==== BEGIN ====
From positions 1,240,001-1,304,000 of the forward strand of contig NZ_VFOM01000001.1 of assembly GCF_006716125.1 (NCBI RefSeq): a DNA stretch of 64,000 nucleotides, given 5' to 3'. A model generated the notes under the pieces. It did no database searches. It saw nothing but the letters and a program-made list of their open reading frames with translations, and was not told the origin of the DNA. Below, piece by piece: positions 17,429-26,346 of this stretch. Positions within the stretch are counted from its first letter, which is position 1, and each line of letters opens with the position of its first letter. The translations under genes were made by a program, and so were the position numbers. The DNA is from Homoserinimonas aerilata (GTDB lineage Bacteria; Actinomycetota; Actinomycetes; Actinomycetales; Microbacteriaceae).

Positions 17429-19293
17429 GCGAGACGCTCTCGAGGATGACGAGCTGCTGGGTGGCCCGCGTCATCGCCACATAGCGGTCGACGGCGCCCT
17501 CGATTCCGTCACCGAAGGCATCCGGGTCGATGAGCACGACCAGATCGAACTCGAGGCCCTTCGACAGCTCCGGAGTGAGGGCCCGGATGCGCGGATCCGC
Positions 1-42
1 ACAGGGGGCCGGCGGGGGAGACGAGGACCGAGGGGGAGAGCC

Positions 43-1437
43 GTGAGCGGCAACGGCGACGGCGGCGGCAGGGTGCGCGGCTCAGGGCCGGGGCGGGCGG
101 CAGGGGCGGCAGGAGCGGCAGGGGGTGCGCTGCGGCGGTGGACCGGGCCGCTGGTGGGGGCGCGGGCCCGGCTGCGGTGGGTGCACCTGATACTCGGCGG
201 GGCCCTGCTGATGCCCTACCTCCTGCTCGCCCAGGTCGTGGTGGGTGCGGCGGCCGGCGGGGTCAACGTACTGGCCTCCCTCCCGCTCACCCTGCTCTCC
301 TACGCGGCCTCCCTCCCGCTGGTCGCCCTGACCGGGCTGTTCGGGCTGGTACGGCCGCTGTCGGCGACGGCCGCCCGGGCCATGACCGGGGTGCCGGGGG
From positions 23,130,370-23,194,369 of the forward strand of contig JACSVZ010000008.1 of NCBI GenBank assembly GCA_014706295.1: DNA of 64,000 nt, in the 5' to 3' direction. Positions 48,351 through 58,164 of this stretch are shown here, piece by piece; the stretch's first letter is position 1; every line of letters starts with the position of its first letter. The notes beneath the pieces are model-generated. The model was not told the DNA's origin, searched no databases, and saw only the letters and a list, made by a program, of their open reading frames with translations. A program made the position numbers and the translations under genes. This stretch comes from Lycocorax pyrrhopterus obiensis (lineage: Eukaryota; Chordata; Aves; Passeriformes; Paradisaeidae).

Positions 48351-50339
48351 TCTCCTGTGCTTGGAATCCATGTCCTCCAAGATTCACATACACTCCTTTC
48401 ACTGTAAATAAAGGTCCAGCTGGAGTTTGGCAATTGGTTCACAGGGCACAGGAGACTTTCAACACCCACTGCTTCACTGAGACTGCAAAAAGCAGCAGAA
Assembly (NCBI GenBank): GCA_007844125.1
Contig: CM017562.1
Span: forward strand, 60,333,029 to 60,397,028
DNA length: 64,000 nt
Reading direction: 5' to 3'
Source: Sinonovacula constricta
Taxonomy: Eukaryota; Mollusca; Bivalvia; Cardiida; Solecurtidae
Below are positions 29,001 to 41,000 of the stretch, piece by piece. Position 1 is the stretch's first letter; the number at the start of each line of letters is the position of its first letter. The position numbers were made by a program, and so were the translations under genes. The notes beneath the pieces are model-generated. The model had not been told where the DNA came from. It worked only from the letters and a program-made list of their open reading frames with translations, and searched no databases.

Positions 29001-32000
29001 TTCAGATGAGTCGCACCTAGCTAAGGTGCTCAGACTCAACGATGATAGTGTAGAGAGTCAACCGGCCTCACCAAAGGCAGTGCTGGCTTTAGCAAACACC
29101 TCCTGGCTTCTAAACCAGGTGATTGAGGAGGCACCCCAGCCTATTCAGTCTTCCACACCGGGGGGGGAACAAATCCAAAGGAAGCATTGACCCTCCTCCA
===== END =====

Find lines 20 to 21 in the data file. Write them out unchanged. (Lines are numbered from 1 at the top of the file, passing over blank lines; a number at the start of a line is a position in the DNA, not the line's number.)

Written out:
Reading direction: 5' to 3'
Source: Sinonovacula constricta